Book Review: The Book and the Blade by A.B. Finlayson
Title: The Book and the Blade (Arthur Crazy #1)
Author: A.B. Finlayson
Publisher: The Parliament House
Page Count: 270
Genre: Horror Comedy
A perfect story for fans of Gaiman and Pratchett’s GOOD OMENS, SHAUN OF THE DEAD and THE WORLD’S END.
Arthur Crazy is drunk and seeing ghosts.
This is not a metaphor. The dead are walking and talking, and it doesn't matter that Arthur doesn't believe in them. They believe in him.
Too drunk to recall how he stumbled upon his nascent power, Arthur is burdened with newfound responsibility: he’s the only one who can hear the unfinished business of every dead guy in York, and he’s the only one who can help.
As forgotten legends and lost demons stir all over the cobbled streets and snickleways, Arthur finds himself at the centre of an unfolding mystery—a light in the desert, a fart at a funeral—and he is about to discover that an unfortunate surname isn't the only thing that makes him stand out.
Arthur just wants to sober up, have a kebab, and go home, but his conscience is knocking loud and clear, demanding he open the damn door. He may not be the hero the dead need, but he’s the one they’re stuck with. Besides, one of those ghosts seems kind of cute.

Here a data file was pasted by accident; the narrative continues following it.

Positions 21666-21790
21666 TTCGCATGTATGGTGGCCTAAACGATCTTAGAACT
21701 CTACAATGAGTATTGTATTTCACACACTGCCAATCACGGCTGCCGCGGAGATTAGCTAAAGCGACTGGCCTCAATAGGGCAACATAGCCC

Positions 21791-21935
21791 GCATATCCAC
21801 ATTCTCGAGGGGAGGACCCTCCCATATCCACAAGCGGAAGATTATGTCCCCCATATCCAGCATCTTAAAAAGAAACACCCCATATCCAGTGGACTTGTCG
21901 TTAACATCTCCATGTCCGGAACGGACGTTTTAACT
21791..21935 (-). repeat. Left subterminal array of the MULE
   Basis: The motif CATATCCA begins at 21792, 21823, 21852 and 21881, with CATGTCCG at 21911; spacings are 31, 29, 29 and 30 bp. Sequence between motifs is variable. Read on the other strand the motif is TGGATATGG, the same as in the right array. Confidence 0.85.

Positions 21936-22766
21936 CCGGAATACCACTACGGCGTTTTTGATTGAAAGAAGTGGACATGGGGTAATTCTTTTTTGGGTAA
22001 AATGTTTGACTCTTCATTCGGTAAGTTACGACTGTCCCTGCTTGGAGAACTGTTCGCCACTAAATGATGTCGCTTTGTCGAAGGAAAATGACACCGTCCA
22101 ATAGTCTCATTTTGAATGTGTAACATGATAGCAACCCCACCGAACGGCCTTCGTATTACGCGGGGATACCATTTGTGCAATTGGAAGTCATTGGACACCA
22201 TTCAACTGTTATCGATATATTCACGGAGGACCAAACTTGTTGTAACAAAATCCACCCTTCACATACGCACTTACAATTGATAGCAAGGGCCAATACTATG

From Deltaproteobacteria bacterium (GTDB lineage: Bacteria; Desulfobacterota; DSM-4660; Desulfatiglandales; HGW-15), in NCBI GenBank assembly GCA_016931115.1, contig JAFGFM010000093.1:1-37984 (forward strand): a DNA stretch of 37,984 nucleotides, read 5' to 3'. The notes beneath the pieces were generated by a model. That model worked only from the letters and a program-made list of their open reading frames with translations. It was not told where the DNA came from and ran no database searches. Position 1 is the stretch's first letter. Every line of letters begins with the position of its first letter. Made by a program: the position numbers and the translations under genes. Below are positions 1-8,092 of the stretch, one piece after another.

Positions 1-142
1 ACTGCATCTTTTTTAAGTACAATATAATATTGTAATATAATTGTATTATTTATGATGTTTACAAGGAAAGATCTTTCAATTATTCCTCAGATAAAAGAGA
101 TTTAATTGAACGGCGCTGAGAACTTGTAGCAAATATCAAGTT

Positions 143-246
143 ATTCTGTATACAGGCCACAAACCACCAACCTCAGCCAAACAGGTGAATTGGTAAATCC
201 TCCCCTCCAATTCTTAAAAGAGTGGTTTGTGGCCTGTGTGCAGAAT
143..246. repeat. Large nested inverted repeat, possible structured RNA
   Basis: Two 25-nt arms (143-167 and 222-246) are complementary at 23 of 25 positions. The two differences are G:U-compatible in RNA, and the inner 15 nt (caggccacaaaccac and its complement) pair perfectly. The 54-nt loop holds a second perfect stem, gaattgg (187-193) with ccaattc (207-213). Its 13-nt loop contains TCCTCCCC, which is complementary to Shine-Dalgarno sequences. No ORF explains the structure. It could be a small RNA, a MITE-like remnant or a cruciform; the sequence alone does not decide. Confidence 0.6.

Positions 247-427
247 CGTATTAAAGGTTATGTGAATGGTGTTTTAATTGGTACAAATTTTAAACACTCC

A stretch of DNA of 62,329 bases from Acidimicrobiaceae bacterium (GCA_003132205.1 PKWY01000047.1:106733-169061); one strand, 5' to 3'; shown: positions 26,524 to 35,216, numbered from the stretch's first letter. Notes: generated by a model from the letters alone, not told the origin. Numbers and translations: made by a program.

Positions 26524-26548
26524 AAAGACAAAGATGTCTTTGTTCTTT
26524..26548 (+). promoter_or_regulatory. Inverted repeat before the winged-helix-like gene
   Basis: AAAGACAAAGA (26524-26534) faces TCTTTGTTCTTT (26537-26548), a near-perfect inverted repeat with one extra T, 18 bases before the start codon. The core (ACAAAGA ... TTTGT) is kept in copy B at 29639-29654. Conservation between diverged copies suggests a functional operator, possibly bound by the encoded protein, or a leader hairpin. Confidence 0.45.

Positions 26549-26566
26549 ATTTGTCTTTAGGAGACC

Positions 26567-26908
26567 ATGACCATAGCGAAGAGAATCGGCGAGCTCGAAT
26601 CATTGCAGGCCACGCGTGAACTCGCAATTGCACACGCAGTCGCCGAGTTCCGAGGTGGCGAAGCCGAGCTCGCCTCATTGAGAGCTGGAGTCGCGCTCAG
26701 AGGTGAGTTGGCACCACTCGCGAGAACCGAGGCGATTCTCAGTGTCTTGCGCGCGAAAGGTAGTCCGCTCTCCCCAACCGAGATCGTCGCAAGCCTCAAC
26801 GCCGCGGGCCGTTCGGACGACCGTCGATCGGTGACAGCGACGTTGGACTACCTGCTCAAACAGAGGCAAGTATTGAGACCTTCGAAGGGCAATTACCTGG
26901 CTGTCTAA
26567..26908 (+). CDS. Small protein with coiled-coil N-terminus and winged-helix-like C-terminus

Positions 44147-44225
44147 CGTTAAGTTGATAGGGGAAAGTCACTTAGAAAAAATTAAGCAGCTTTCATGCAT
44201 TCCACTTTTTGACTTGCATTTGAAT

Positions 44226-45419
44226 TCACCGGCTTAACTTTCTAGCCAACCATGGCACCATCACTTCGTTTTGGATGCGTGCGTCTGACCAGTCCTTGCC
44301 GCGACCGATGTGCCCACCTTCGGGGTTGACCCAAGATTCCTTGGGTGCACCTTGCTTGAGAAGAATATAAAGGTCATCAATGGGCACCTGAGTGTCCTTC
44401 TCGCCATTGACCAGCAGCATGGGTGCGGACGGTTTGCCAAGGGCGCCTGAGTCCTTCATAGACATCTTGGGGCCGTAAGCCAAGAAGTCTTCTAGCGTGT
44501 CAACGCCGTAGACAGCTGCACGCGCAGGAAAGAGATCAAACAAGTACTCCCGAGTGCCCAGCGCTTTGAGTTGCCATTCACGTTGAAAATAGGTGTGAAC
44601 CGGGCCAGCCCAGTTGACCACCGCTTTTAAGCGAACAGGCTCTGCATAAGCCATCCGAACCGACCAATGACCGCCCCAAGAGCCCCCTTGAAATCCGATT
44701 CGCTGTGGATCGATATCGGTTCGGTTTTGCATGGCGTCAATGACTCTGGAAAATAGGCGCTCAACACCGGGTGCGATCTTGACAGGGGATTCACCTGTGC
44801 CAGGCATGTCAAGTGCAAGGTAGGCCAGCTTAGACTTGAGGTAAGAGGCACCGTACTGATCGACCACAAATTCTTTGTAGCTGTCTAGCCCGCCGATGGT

If Terry Pratchett, Simon Pegg and Nick Frost teamed up to write a book this would be it. A.B. Finlayson’s hilarious horror story The Book and the Blade tells the story of Arthur Crazy (and yes, he’s heard every joke in the book about that surname), who discovers he can see ghosts while out on a drunken night on the town.
The first half of the book follows Arthur’s drunken-turned-terrified romp through the streets of York as he struggles to comprehend having his world turned on its head. There’s running, screaming, more running, fainting, and a whole pile of ghosts popping out of the literal woodwork.
A particular aspect I loved about this take on a ghost story is Arthur’s drunken damsel—he’s confused, slow to connect the dots, and when the penny drops, scared shitless and runs around screaming. It is such a wonderfully normal reaction to his situation. Arthur Crazy is not a hero (yet), he’s just one ordinary guy in over his head.
The second half of the book sees Arther coming to terms with his ability and the fact that it’s drawing all kinds of unnaturals to him. This is a man so totally, laughably, out of his depth, and yet over the course of the story we get to see the strength of his character shine. He cares about the fate of the ghosts he’s connected to and the people he crosses paths with. Without revealing too much, when the moment comes, he steps up—still in a fumbling, stumbling, I-still-don’t-know-what-I’m-doing-oops way—but step up he does.
Hilarious and heartwarming The Book And The Blade is a supernatural awakening you can’t put down.